Potential triggers this week: Covid-19 developments globally and flash PMI surveys for the US, UK, Eurozone, Japan, and Australia will provide an insight into whether these economies continued to recover amid a resurgence in COVID-19 infections. Other key data to follow include: US housing data; UK retail trade and inflation; Eurozone consumer confidence; Japan Q2 GDP and trade balance.
Summary: As we exit the Q2 earnings season, sentiment takes a breather. Earnings were good and for the most part better than feared. CEO guidance was positive, but bleak economic data on Q2 and potentially dark geopolitical clouds ahead seems to have curbed investor’s enthusiasm (except in the UK last week). All ROOF Ratios remain in the bullish zone, except China’s, but the sentiment momentum that we observed at the start of the earning season has weakened as company specific news is replaced by geopolitical and macro headlines, increasing the potential for a sharp volatility spike. Declining volatility was the main driver of positive sentiment in Q3. A sudden reversal would be enough to tip sentiment in favor of risk-aversion. At this point, risk-aversion is still well below risk-tolerance in all markets we track (except China), but rising volatility and correlation can put momentum behind a rise in risk aversion, driving risk appetite out of the market very quickly.
US investor’s positive sentiment continues to weaken but remains in the bullish zone.
Bullish sentiment peaked in mid-July and sentiment momentum has been declining steadily since. Both of our ROOF Ratio variants remain in bullish territory, but the weakening trend of the past three weeks mirrors a growing uncertainty with regards to the shape and sustainability of the economic recovery (top chart).
Both ROOF ratios have now dropped by more than 0.5 in the last twenty days signaling a change in sentiment. Both have now stopped giving a BUY signal since late July and have turned neutral despite still being comfortably within the bullish zone (bottom chart).
Looking at the contribution breakdown for the ROOF Ratios, the main contributor remains the 2 volatility metrics while both style factors and sectors remain evenly divided. Were volatility to start rising again and see those two metrics switch sides, sentiment could deteriorate further, faster, and trigger a SELL signal. With the end of the Q2 earnings season, macro and geopolitical news will once again dominate the headlines instead of company specific news. The former has a greater impact on volatility and correlation, so caution is warranted going forward.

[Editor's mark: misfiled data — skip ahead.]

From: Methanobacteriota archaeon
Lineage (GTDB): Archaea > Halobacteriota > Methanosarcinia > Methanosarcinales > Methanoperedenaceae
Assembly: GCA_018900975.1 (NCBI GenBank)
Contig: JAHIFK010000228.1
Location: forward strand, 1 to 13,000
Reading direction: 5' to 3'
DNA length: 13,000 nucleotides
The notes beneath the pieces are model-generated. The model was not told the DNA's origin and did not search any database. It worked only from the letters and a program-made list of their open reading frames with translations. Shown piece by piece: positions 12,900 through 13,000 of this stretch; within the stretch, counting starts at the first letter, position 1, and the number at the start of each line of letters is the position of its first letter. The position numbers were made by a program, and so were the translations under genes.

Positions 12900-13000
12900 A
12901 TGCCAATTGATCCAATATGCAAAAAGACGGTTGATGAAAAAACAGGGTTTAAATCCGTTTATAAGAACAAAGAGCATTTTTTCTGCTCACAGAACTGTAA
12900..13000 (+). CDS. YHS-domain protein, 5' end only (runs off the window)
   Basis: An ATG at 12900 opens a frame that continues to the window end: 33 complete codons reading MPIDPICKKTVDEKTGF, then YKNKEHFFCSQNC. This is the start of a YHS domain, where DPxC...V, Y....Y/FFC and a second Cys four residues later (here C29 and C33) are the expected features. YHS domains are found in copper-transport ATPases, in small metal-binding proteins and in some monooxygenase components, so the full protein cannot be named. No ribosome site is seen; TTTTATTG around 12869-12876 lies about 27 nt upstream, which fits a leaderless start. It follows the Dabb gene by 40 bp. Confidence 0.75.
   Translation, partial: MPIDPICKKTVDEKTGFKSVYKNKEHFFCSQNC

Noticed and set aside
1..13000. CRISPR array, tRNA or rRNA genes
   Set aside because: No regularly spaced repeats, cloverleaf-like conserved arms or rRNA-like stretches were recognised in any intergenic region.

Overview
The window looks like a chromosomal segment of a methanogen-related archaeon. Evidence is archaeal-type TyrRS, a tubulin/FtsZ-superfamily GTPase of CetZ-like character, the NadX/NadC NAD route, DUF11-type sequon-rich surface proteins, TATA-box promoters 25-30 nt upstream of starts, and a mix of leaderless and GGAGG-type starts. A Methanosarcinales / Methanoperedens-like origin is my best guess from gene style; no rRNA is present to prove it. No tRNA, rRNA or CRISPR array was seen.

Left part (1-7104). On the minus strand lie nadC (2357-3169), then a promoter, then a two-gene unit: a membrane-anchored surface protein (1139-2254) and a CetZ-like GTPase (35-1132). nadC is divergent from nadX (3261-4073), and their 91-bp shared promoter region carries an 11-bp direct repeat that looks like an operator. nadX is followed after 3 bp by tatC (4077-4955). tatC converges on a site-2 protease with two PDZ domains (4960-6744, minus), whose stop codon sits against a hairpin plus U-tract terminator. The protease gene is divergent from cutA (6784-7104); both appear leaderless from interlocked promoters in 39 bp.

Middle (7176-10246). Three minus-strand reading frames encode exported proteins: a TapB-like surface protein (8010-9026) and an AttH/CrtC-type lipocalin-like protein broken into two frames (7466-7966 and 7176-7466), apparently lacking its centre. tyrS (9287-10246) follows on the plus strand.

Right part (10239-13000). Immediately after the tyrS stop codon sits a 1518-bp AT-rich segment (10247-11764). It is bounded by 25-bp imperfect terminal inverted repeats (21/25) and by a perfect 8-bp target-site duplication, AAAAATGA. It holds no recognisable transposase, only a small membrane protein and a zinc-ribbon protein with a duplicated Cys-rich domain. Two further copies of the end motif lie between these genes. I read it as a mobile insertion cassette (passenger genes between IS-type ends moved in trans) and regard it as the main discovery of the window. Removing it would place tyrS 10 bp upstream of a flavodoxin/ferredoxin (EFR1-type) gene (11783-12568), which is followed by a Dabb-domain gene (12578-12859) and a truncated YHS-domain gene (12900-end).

Sentiment in developed Europe rebounds without a lot of conviction.
Sentiment in Europe rebounded slightly this past week (top chart) to continue its lengthy staycation in bullish territory. Both ROOF Ratios came down from their mid-July peaks but have started to reclimb that decline in August (top chart). Sentiment in Europe has been in the bullish zone for what is now a very long time and yet the STOXX Europe 600 is still down about 10% versus it’s February 19 peak, in contrast to its US counterpart which is within reach of a historical new high.
Sentiment momentum peaked at the end of the first week of August and has since headed back down, giving the current resurgence of bullish sentiment in Europe only a mild support (bottom chart). Here too the 2 volatility metrics are what is making the difference between bullish support and bearish beginnings. With the end of the Q2 reporting season, the return from summer holidays and the controversial restarting of schools, macro, health, and political news is likely to restart dominating the papers which could affect the direction of volatility-linked metrics and drive risk-aversion higher in the coming weeks.
Sentiment in global developed markets converges across ROOF variants and finds the same support level in Asia ex-Japan.
Sentiment in global developed markets continues to converge across our two variants settling well withing the bullish zone and closing the gap between them that started in mid-June (top chart). The STOXX Global 1800 index is now close to its February high and with sentiment this supportive, it will take a sharp volatility increase to reverse the current market uptrend towards new high.
The divergence across our two ROOF variants for Asia ex-Japan that opened in early June has also closed with both variants finding strong support at the same level, just within the bullish zone (bottom chart). Unlike its global and US counterpart, the STOXX Asia ex-Japan 600 is still well below its February high and remains stuck at -8% YTD despite positive sentiment, indicating a lack of confidence in the potential for a strong economic recovery. Covid-19 will leave scars on this region.